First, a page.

To this date, schema-dts is the only side-project I have that achieved better-than-moderate success. It took several hours between the time I had the idea for schema-dts and when I had a reasonably working v0.1. I pulled an all-nighter—something that I hate doing and would never recommend—not out of sheer passion, but because:
- I knew how rare a moment of inspiration is, and
- I knew that if I went to sleep, I would never finish this project; there’s a graveyard of unfinished projects haunting me.
I had come to know that—especially for me—achievement is discontinuous.
This lesson—that achievement is discontinuous—was a tough pill for me to swallow and one I have not yet fully internalized.
For some of us, the first chapters of our lives can mislead us about the shape of progress. In school and university, progress can be a monotonous curve trending upwards, with regular progression in each unit, midterm, and semester. And the result is often tangible: a grade, degree, or placement.
Intellectually, I knew life wasn’t going to be like this. I understood there might not be a clear goal, and it is easy to wander a bit in between. But I hadn’t fully internalized that the shape of progress is not a monotonous curve but a scribble of vast lulls, unbelievable bursts, and many steps backward.
I often wonder what drives the shape of this curve for me. I think it is driven by two factors: creativity and flow. In my experience, both creativity and flow are unstable, chaotic states, with long, desolate lulls and magnificent bursts.
At work, flow (which sometimes I simply define as “the opposite of procrastination”) is usually enough to be productive. Creativity comes in handy once in a while.
But when I think about my own personal (career-y) accomplishments outside of my corporate life, creativity becomes another necessary condition on top of flow. Everything I might dream of putting out into the world—from a blog post or journal to an open-source project or game—requires some amount of creativity. That includes this essay, by the way, where I complain about creativity.
I don’t think the specific details and the extent to which my flow and creativity are bursty are universal by any means. Much of what I’m writing is a therapeutic, autobiographical exercise in journaling. But I think there’s something universal within the broad strokes of this pattern and some of the self-doubt cycles.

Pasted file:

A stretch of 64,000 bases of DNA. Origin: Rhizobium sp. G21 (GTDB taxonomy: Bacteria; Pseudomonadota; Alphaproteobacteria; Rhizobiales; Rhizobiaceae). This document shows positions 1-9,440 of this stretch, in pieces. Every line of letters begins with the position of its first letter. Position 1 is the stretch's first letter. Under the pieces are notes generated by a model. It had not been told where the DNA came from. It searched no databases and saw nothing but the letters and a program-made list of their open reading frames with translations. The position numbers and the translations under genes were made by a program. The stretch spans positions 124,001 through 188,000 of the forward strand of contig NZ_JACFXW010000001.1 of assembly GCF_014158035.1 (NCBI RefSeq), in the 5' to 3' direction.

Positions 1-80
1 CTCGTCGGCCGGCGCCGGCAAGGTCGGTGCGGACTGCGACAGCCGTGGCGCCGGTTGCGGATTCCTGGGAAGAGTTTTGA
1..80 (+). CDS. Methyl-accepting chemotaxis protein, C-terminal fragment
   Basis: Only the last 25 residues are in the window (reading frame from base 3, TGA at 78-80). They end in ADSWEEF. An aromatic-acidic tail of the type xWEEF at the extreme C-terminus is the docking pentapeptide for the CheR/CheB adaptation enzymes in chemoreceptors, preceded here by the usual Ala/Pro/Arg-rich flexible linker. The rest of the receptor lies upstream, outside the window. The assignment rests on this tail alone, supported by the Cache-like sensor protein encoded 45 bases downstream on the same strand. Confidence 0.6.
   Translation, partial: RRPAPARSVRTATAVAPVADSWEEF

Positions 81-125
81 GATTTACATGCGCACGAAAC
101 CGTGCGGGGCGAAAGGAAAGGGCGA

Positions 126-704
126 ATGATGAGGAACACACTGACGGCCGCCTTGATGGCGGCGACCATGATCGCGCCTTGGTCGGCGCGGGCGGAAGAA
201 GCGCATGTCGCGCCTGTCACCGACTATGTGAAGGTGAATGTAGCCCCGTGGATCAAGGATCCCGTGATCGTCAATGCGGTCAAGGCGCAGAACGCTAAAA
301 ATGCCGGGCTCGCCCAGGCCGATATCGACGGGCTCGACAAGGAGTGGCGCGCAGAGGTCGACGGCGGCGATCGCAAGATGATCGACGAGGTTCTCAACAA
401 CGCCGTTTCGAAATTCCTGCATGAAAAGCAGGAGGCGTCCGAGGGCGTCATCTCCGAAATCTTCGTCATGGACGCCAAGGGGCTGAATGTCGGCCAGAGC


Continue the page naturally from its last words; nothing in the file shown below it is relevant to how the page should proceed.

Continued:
Though I would describe my states of flow as unpredictable and erratic, there’s something about it that I have to view as ritualistically predictable.
At work, I have days—sometimes weeks—of uninspired lulls and little motivation. I get very little meaningful work done, and like clockwork, I begin to have the same cycle of self-doubts: “What value am I bringing to work?” “How long can I get nothing done before I get fired?” “Will my colleagues continue to respect me, intellectually, if I get nothing done for months?” The self-doubts and anxiety don’t motivate me to reach flow but urge me to bury my head in the sand for a while.
Yet also like clockwork, flow comes in bursts. Sometimes, it is kind of forced: there’s a deadline for X, so X really needs to happen. Other times, it is serendipitous.
As I started recognizing cycle, I also began placing trust in these bursts of flow. When I notice myself feeling insecure about a lull in flow, I seek comfort in trusting that the flow will inevitably come. I have been wrong every time I have catastrophized a lull in flow, and a self-awareness of that has helped get me out of that cycle (sometimes).
I rarely see myself as particularly creative. Granted, there are many different kinds of creativity, and I am certainly a creative problem solver. Still, my track record of generating ideas for a new problem that ought to be solved, or a new story that ought to be told, is virtually nonexistent.
Some of my friends in tech keep a little notebook of start-up or project ideas. I have tried to do the same at various points, but it wasn’t for me. Over time, I have come to see myself not as the person with the idea but as the person who makes an idea work if you come to me with one.
For the most part, that works out for me just fine. I don’t see myself as a serial entrepreneur, and I haven’t caught the ‘start-up bug’. Still, I enjoy having side projects. I enjoy the satisfaction of putting my work out in the world. I enjoy the _completion of work. There’s a kind of creativity associated with that.
Like flow, however, the windows of creativity are short and far between. So, when I happen to get an idea: a great essay to write, a novel and useful open source project, or (one day) an interesting game or product: I see in that burst of creativity a rare treasure.
It is a rare and precious occasion when my creativity and flow align. It happens a few times a year on a good year and might skip a year or two altogether once in a while. For a long time, I spent much energy and anxiety trying to figure out how to optimize these moments: make them line up, force myself to have more frequent windows of flow and creativity, etc. Recently, however, I have taken to enjoy the lulls in between and be satisfied in the moment. Instead, I have taken a more passive approach: see these moments as a gift, and capitalize on them as opportunities when they come organically.
I realize the passivity of this might turn off many folks, especially in the tech space—where a lot of us adopt this “can do” attitude. And I’d be lying if I said this is my attitude every day. But on days where I do—on days I embrace the lulls and place a passive trust in a coming burst—it does wonders to my outlook.